Cannes Diary Day 3: Back to the Indian pavilion

May 18, 2013, 07:55 IST | Uma da Cunha

The whiff of samosas and filmi gupshup make the India pavilion a hip and happening place

Lining the blue white shore, alongside the Festival Palais at Cannes, are be-flagged national pavilions, several dozen of them — among them India’s. In recent years, it has become a packed and happening place, often a meeting point of people who have nothing really to do with India or its films. “See you at the India Pavilion,” you keep hearing and it is not just the free refreshments and samosas that bring them there. The Pavilion is part of something almost as important as the films: the Festiva Marche (the Festival Market). The Pavilions apart, two huge floors of the Palais offer world cinema to the world. Cannes is as important commercially as it is artistically. 

Raghuvendra Singh, Joint Secretary, Films — Ministry of Information and Broadcasting, Apoorva Srivastava, First Secretary (Press, Information and Culture) of the Embassy of India in Paris and Uday Kumar Varma, Secretary, Ministry of Information and Broadcasting 

Throughout the day, parties meet over breakfast, lunch, tea and dinner. Like the cinema in the Palais, these gatherings help establish identity and objectives.

The hosts are specific film festivals, distributors and producers publicising their wares, or they are the Cannes organisers themselves. The cocktail hour, spanning sundown, is like an open house festival of its own. Last year, the Turkish Pavilion held a surprise birthday reception for British film critic Derek Malcolm, a leading figure in Cannes for a score and more years. Ismail Merchant was known for his fabulous yacht receptions.

The second day of the Cannes festival was marked by an elegant and select lunch given by ‘Directors’ Fortnight’ for its friends and well-wishers hosted by director Edouard Waintrop. Carlo Chatrian of the Locarno film festival threw a cocktail reception for a much larger group. At night, was an event much looked forward to these days, the India dinner. It was on the Majestic Hotel Beach hosted jointly by the National Film Development Corporation of India and the Cannes market organisers.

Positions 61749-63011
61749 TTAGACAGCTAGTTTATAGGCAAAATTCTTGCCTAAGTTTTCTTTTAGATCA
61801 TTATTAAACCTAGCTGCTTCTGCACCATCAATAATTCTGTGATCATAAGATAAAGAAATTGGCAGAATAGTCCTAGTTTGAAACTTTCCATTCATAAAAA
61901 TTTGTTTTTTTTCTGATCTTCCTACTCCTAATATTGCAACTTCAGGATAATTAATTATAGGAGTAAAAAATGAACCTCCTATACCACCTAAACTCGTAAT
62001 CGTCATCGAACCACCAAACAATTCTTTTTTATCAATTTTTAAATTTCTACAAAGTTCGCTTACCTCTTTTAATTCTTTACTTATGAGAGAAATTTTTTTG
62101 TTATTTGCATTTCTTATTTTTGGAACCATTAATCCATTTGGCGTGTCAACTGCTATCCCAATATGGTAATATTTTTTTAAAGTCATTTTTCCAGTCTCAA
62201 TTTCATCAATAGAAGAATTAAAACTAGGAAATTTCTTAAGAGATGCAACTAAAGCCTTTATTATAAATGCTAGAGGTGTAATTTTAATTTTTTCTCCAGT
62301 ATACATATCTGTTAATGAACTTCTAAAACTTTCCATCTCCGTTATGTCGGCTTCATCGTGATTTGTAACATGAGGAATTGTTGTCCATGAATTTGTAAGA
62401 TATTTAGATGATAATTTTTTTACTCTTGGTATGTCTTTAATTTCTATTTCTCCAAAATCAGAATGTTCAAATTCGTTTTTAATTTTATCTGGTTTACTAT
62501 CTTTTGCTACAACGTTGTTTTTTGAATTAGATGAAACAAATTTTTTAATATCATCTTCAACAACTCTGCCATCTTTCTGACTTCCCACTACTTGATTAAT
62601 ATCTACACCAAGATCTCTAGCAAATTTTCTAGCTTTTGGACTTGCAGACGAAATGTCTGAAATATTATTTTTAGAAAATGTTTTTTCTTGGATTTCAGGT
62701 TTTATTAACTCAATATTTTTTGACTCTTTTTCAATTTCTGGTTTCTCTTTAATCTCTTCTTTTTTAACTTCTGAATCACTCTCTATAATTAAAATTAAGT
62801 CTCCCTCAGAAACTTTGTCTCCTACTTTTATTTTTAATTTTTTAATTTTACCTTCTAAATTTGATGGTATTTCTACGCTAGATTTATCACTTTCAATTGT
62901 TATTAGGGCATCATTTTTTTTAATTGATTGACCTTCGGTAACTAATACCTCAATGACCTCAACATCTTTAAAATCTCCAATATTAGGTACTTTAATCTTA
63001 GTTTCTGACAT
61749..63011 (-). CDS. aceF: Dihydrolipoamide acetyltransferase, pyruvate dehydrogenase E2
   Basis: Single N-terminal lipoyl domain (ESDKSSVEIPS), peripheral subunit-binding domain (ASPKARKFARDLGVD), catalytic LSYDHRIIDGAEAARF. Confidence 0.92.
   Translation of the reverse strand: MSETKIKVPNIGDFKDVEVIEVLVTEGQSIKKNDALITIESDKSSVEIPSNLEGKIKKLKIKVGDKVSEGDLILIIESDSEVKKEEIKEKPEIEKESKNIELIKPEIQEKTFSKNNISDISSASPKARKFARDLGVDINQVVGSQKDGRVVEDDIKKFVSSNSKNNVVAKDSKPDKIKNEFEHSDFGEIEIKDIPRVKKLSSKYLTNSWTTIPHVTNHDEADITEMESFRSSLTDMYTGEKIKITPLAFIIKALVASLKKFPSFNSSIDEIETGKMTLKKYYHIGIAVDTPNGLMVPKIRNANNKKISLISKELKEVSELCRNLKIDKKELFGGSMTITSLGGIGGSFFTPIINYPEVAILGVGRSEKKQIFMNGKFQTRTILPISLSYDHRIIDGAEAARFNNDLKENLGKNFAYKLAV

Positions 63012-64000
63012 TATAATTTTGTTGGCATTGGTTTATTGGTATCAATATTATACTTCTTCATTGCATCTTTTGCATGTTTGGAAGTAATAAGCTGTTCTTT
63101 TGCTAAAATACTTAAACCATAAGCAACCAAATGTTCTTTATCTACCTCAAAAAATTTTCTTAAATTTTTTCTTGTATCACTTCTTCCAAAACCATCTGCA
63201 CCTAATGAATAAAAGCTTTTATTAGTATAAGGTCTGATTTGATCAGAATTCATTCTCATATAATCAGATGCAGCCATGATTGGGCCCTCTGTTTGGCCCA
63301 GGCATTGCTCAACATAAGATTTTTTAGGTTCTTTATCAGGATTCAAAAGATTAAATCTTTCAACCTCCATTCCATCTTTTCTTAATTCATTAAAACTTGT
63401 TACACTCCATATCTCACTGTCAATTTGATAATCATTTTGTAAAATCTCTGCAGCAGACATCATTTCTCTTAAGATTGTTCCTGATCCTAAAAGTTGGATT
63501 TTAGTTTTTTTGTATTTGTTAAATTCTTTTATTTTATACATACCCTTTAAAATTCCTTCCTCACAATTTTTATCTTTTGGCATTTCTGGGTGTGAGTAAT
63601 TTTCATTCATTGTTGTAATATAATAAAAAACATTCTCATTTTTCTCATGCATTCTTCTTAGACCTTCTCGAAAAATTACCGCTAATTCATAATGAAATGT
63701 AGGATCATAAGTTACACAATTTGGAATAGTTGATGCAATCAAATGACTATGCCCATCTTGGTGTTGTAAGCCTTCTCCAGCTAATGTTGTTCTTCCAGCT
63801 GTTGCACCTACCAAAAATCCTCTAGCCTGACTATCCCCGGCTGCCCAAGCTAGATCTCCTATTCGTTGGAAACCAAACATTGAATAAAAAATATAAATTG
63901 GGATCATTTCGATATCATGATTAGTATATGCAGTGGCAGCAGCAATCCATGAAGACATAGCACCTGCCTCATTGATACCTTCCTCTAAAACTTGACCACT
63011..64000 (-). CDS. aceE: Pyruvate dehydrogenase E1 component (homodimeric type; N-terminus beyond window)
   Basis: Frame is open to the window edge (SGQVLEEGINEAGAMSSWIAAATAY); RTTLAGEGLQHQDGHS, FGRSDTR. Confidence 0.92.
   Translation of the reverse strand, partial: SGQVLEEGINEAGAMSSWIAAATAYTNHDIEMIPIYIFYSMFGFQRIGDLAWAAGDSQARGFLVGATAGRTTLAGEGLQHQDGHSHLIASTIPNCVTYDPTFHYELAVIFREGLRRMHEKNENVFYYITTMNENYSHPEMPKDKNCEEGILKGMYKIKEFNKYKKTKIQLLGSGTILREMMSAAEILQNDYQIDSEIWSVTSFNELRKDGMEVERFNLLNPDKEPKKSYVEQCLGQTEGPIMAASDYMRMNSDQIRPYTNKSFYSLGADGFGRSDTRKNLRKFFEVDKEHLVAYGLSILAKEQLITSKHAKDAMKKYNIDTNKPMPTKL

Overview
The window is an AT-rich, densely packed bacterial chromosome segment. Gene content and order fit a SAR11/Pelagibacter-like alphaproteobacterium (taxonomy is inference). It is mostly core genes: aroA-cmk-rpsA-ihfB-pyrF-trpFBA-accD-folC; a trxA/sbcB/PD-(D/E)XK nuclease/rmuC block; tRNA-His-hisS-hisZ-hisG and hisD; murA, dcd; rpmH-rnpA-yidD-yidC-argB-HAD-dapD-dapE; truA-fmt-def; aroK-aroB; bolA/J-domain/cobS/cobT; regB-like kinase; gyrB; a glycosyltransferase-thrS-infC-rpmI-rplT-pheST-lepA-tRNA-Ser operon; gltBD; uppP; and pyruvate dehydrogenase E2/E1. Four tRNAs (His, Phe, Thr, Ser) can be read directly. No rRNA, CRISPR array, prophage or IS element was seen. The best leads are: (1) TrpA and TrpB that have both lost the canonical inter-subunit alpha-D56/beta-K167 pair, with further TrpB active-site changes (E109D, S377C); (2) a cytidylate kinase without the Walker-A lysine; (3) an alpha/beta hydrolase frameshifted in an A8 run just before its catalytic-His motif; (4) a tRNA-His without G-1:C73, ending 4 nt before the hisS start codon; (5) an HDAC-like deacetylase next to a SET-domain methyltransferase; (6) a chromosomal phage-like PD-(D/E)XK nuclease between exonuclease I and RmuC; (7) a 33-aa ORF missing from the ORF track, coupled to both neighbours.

Carlo Chatrian Artistic Director, Locorno film festival

There was not an inch to move, such was the turnout despite the incessant rain. In attendance were the Secretary of the Ministry of Information and Broadcasting, Uday Kumar Varma, the Joint Secretary, Films, Raghuvendra Singh and First Secretary (Press, Information and Culture) of the embassy of India in Paris, Apoorva Srivastava. A regular recent presence was absent, the Indian ambassador, Ranjan Mathai, unavoidably held up now by being India’s Foreign Secretary in Delhi.  

Extremes in back-to-back viewing
Festivals pose extremes for its avid viewers. After the high-living excesses of The Great Gatsby, the second competition film of the opening day was the relentlessly grim Heli from Mexico directed by Amat Escalante, the youngest director competing at this year’s Cannes. The film follows an engaging 12-year-old innocent, Estela, who is besotted by a 17-year-old police cadet and wants to elope with him. But his involvement with a narcotics gang triggers a brutal chain of revenge. The slow burning film is deeply affecting with its unflinching look at violence and bloodshed. In it, somewhere is a cry for justice.
The ‘Un Certain Regard’ section opened yesterday evening with a frothy, fanciful look at the mindless side of Hollywood and the lives of its rich and famous. Sofia Coppola’s The Bling Ring looks at the antics of four well-to-do young teenagers who steal millions of high-brand designer goods from luxury homes when their owners are away. The film is based on a true story. The four-member gang came to be known as the Bling Ring. Emma Watson stars as one of them, the wide-eyed and empty-headed Nicki. The film lacks much force or truth because it is taken over by the very absurdities that it is trying to ridicule. 

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